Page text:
Consequently, Boko Haram’s move to targeting Christian churches and communities over the last two years appears to be largely a tactical shift in its operations in order to take advantage of growing northern frustrations with the Jonathan government, in order to situate itself as the Islamic alternative to the corrupt status quo, and to consolidate its recent gains. This shift raises several matters of concern:
Boko Haram is a collection of groups, some of which are well armed and organized, particularly the hardliners, and others that are less organized and less interested in using violence to pursue the movement’s goals of establishing an Islamist state in at least the northern half of Nigeria. Several of the more moderate factions of the movement have sought to initiate peace talks with the government in recent years, some of whom have been killed by hardliners for their efforts. Initiating a religious conflict with the Christians thus strengthens the position of the hardliners, forcing the moderates to choose sides and possibly creating more sympathizers for the movement when Christian militias counterattack. In most Boko Haram attacks on churches, the movement has cited previous attacks on Muslims as validation for its acts. The movement justified its Christmas 2011 church bombings, for instance, as reprisals for Christian militant killings of Muslims during the Eid celebrations earlier in the year.
Given that President Jonathan is a Christian and his supporters appealed to these sentiments in the 2011 campaign in the Middle Belt and northeast, targeting Christians allows Boko Haram to try to situate itself as the protector of northern interests and the embodiment of the region’s frustrations. Until June 2012, all Nigeria’s military chiefs were southerners, fueling perceptions even further that the Jonathan government was antagonistic to the north.
The conflict in Jos and Plateau state offers an ideal cause for Boko Haram to play to Muslim senses of victimhood, so the movement has actively sought to insert itself in the conflict. Religiously charged Kaduna, which for the first time in its history now has a Christian governor, poses similar opportunities for Boko Haram, where it has also become more active.
Heavy-handed responses from the Nigerian police and military to Boko Haram attacks in the past have tended to increase local support for the movement, as state security forces often use indiscriminate force resulting in numerous civilian casualties with little effect on Boko Haram itself.
In light of these issues and the general inability of the Nigerian government to stop the movement, Boko Haram currently holds the military initiative and faces an important political choice. It could continue its military offensive in the unlikely pursuit of total victory, or it could seek to build alliances in order to create its own political movement or some form of parallel party with which it is affiliated or which seeks to capture its message. The latter is likely preferred by moderates in the movement, some of whom have requested an amnesty process much like that in the Niger Delta.
Implications for US Policy
In June 2012, President Jonathan took an important step toward changing the terms of the struggle with Boko Haram by firing his National Security Advisor and replacing him with retired Col. Sambo Dasuki, a northern Muslim with family ties to the Sultan of Sokoto, the highest traditional ruler in the north to whom the more moderate factions of Boko Haram had appealed for mediation in the past. Col. Dasuki immediately announced his intention to engage both Boko Haram and the Christian militias, an important first step.
US engagement is particularly complicated by Boko Haram hardliners’ efforts to situate themselves as Nigeria’s Islamic vanguard and protector of northern interests and to portray the Jonathan government as a Christian bulwark. An invasive US policy presence could be framed by hardliners as the Christian superpower supporting its local affiliates, and hand Boko Haram a useful recruiting tool while further delegitimizing the Jonathan government in the eyes of many northerners.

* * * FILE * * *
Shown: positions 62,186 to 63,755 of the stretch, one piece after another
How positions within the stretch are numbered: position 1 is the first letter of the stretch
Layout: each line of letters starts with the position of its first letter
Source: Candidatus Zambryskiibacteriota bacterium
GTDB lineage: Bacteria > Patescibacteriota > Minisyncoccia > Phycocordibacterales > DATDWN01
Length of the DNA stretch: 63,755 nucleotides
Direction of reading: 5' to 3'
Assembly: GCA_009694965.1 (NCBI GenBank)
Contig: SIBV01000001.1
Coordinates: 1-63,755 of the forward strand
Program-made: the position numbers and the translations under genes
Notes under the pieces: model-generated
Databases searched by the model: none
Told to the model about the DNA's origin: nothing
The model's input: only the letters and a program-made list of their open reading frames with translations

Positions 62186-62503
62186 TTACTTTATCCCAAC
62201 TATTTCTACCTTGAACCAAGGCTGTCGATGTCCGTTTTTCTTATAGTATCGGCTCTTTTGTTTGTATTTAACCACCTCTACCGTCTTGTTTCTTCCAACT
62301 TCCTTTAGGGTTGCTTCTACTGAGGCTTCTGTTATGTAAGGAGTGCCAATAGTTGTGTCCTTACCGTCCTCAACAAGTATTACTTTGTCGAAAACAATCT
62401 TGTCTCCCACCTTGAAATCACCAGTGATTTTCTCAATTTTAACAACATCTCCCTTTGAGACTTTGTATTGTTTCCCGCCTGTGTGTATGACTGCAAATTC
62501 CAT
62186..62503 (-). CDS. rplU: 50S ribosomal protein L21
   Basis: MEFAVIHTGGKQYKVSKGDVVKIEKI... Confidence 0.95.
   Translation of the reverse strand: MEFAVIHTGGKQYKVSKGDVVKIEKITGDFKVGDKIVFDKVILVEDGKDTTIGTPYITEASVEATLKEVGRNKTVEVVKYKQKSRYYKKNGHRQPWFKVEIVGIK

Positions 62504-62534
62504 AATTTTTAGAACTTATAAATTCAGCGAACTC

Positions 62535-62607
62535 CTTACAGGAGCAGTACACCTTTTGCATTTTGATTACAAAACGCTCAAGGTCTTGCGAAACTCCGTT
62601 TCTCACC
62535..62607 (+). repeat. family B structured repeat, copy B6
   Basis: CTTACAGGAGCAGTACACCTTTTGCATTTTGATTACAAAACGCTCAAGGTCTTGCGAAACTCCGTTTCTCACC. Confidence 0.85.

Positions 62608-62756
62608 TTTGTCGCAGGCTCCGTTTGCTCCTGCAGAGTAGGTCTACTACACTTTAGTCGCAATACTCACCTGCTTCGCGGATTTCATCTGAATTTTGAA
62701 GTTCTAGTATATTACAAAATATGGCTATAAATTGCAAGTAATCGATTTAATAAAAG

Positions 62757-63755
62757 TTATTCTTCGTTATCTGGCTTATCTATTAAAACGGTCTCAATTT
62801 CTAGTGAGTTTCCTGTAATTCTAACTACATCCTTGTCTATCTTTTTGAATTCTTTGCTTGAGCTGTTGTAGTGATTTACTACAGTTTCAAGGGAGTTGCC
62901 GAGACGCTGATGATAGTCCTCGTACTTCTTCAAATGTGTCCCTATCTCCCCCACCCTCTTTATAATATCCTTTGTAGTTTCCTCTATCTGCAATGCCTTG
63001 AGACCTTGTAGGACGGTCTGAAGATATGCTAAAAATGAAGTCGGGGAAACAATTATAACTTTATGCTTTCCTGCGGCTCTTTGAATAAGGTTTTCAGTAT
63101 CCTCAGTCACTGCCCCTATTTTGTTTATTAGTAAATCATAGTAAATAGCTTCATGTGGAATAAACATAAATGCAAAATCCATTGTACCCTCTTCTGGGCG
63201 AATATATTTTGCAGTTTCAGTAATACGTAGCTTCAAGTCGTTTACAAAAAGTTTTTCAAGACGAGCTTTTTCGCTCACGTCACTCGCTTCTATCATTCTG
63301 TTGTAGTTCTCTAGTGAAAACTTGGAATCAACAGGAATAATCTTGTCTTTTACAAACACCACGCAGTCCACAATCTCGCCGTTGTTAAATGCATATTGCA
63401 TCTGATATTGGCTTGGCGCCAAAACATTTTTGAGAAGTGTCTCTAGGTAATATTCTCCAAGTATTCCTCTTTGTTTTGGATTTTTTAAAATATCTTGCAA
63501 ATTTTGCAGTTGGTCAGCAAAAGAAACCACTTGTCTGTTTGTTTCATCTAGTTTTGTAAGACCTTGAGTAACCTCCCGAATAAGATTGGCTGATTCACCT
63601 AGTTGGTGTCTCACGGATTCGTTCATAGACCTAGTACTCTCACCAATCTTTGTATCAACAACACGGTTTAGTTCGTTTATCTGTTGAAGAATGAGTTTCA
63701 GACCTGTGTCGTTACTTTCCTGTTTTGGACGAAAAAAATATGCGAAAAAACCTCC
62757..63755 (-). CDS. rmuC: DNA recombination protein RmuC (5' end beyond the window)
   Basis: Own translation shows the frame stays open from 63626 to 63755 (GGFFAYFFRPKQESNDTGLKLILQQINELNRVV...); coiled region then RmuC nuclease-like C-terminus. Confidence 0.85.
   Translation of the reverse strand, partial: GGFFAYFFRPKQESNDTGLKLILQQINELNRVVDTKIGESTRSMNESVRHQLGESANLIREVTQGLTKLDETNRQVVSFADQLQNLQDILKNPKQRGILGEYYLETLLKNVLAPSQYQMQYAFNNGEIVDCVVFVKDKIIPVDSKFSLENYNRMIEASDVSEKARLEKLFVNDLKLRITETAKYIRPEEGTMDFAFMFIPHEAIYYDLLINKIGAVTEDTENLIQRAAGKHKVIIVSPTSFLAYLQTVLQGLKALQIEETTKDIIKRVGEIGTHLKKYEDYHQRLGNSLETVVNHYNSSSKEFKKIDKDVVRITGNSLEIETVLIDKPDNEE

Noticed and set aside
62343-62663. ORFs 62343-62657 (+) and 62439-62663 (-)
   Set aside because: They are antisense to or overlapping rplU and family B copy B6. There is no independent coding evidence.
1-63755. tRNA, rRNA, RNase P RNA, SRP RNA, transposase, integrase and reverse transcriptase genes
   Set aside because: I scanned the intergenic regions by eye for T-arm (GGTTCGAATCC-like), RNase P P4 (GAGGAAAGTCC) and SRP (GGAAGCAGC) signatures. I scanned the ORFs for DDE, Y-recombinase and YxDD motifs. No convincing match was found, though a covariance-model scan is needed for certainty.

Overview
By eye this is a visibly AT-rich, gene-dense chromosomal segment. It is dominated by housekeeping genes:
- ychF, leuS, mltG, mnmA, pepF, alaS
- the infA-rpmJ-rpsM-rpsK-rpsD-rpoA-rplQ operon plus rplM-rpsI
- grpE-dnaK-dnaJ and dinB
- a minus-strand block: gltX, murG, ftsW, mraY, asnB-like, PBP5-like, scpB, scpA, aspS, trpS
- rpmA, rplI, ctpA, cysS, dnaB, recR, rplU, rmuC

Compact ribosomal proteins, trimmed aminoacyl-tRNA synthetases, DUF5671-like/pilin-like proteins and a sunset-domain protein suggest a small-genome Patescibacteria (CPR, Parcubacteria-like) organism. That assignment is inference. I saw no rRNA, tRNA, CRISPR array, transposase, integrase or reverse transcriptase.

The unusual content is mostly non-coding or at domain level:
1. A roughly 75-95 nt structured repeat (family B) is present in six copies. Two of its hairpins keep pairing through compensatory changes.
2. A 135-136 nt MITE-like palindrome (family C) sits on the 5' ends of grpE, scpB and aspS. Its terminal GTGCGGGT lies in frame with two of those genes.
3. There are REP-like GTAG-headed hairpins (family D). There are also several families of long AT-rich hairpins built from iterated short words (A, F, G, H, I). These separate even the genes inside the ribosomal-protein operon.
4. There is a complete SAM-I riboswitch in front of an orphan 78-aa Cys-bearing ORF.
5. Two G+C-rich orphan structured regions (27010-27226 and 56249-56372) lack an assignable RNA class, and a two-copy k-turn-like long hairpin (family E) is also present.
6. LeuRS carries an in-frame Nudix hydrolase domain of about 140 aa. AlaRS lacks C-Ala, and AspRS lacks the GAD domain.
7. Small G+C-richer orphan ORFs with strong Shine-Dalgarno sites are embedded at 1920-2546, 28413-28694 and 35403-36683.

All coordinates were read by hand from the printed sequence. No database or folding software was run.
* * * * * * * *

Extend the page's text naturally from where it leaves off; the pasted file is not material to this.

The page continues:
US policy, therefore, needs a subtle approach that seeks to isolate the hardliners in Boko Haram, strengthen the opportunities for dialogue with the moderates, and support Nigerian government reforms that can address the root causes of conflicts between Muslims and Christians in Nigeria. Several elements in such a strategy are recommended:
– Encourage the Nigerian government’s new efforts to engage militant factions on both sides of the religious divide, in order to provide moderates in Boko Haram and other militias a clear alternative to the violence promoted by hardliners. Special effort should be made to encourage the moderates to steer Boko Haram (as well other Christian and Muslim militias) into the political process, where they can pursue their goals in a peaceful fashion with the promise of a broader audience.
– Target anti-terror efforts on key hardliners and factions to isolate them from the rest of the movement and from the moderate Muslim mainstream overall. The Obama administration’s singling out of key Boko Haram hardliners as terrorists rather than the whole movement is a helpful approach in that regard.
– Continue US support for religious tolerance and Muslim-Christian dialogue efforts that engage local religious leaders and communities, building bridges and reducing the acceptability of hate speech. Where possible, the US government should also encourage Nigeria’s national religious leaders to engage in meaningful dialogue that sends messages of tolerance and accommodation. In that regard, the Christian Association of Nigeria and the Supreme Council of Islamic Affairs should be encouraged to restart their interfaith reconciliation efforts.
– Unrest in the north is extremely likely if President Jonathan seeks reelection in 2015. US policy should continue to insist on further Nigerian election reforms that include the primaries of the ruling party in particular, to increase the likelihood of a fair contest and help to dampen perceptions of rigging by any candidate. The leader of Nigeria’s political opposition in a race against President Jonathan is likely to be a northerner, and should be engaged by US policymakers as a legitimate opposition leader.
– Encourage the Jonathan administration to undertake a broad-based national development policy and serious anti-corruption efforts that address the underlying conflict drivers of poverty and poor governance.
Encourage the Nigerian federal government to press its state governments to address local religious disputes and to prosecute crimes against humanity. Plateau state politicians in particular should be investigated for their roles in recent bouts of violence.
– Press the Nigerian government to make police reform a priority and to retool its military for more responsible crisis response capacity.
Here are some video links for the session: